One thing we can speculate on concerning the process of revetment is use of a technique described in the manual. To avoid having to cut trenches through the spoil heap to install the anchor pickets and wires, a time-saving trick would be to position the anchors and wires before the ditch was excavated and the spoil dumped on the bank. A small picket was placed on the ditch line to keep the wire in place; digging would subsequently dislodge this 'surrogate' picket, whereupon the wire could then be slipped over the real revetment picket once it had been sunk in position.
The reason I wonder if this was done at Crowborough is that all the revetment stakes I measured were about 9cm in diameter (smaller than recommended by the manual), whereas the internal diameter of the wire loops is about 10cm (photo right).
This may indicate that the loops were fixed in size to deliberately be slightly larger to facilitate their being slipped over the ends of the pickets rather than having been windlassed tightly around them. The pickets have been rotting over the years and may have shrunk as a result, but the eight examples of surviving wire loops examined are of uniform shape and size.
The fact that the ditch has otherwise survived so well without revetment is remarkable.
The images below are of the Sketchup model; note how pillbox A107 is situated on the bend in the ditch and can cover along both stretches.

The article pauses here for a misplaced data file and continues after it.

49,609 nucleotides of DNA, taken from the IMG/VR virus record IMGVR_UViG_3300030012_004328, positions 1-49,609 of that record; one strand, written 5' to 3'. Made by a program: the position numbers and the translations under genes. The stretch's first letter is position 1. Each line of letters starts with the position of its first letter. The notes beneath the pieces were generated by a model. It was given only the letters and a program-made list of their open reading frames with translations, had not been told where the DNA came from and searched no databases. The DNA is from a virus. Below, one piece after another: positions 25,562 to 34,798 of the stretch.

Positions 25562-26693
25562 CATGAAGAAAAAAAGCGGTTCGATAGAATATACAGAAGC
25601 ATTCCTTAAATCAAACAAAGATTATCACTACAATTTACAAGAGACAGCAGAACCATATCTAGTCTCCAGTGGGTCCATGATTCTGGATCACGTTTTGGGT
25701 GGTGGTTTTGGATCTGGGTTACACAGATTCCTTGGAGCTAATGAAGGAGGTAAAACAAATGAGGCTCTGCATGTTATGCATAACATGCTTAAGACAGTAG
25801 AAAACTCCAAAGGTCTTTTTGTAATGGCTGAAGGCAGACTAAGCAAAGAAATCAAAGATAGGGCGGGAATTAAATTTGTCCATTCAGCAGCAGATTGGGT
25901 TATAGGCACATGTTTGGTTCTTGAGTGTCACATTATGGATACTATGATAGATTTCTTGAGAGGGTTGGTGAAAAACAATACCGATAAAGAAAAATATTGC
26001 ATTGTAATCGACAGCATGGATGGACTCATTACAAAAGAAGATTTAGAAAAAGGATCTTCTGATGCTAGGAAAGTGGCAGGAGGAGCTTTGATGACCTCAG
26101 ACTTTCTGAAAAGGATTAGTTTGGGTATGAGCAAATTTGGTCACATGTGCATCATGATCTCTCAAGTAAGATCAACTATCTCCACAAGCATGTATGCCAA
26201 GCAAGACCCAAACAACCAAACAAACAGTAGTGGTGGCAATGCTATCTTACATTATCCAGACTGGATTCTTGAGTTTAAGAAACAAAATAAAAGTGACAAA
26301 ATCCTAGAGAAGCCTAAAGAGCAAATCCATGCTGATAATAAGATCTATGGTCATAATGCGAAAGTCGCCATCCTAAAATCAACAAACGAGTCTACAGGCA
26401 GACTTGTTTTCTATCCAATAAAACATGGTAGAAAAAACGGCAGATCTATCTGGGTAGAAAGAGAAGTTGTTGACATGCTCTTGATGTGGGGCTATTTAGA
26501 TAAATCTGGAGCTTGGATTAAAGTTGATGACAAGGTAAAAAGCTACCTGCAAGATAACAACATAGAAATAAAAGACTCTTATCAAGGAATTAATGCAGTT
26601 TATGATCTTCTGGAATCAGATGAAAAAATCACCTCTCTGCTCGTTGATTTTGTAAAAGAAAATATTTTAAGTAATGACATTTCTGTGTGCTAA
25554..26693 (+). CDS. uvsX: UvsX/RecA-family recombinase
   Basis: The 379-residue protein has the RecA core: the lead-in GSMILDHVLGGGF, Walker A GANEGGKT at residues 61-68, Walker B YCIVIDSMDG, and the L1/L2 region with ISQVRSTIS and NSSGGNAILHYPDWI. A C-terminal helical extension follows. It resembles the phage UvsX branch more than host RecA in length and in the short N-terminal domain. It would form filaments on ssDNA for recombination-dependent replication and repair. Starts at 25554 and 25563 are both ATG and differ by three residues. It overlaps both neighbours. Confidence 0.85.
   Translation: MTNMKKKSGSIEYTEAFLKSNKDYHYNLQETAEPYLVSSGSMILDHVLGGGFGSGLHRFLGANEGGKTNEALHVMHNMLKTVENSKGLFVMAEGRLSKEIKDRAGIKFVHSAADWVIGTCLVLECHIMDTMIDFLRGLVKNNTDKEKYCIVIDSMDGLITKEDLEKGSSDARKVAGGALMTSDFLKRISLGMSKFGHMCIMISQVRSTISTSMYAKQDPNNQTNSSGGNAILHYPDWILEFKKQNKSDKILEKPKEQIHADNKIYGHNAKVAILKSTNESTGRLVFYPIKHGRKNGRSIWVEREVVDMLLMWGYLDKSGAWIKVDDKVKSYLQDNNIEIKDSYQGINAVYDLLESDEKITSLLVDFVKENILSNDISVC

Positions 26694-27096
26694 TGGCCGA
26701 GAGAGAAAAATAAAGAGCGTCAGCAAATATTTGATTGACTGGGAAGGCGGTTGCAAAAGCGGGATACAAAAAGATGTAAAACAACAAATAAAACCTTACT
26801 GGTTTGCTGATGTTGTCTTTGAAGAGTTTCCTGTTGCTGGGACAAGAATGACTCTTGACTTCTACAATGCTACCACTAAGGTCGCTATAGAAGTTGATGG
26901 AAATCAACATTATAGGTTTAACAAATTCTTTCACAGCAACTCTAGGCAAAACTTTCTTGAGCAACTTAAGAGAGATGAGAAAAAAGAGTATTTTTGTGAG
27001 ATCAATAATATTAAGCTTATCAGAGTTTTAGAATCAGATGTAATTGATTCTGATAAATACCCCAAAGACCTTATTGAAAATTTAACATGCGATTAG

I should point out that I constructed this model based on fieldwork and the military textbook. However, since building the model and generating these images I have finally acquired a copy of an important article entitled The construction of the GHQ stop-line: Eridge to Newhaven, June-November 1940 (Fortress issue 16, 1993) written by I.D. Greeves, the Civil Engineer who helped oversee the construction of the defences. Included in this fantastic first-hand account are photographs of some stretches of anti-tank ditch, and I'm pleased to say that my interpretation is not too different from the recorded appearance. The photographs show revetment pickets of varying sizes and lengths (mine are uniform because the same one is reused throughout the model) and in reality, the revetment is nowhere as neat and tidy as the model suggests, but otherwise I'm happy with it. In fact, the three published photographs show different stretches of ditch and their appearance differs between all of them.
I mentioned at the top that I had undertaken some new documentary research. Greeves makes reference to the movement of earth-moving equipment from Staines Reservoir to the Newhaven-Eridge area by a civilian contractor. However, some interesting information from the war diary of a Royal Engineers excavator company indicates that they had machinery working on the ditches in the Crowborough area:
Day 1: Instructed to form No.2 Section and commence work at Crowborough, Sussex. 11 Other Ranks proceeded as advance party.
Day 2: 40 ORs proceeded to Crowborough and commenced work on G.H.Q. Stop Line (A/tk ditch). Plant in use: 7 draglines, 1 shovel.
Day 26: Half No.2 Section completed task and moved to Essex.
Note: the above text is not verbatim.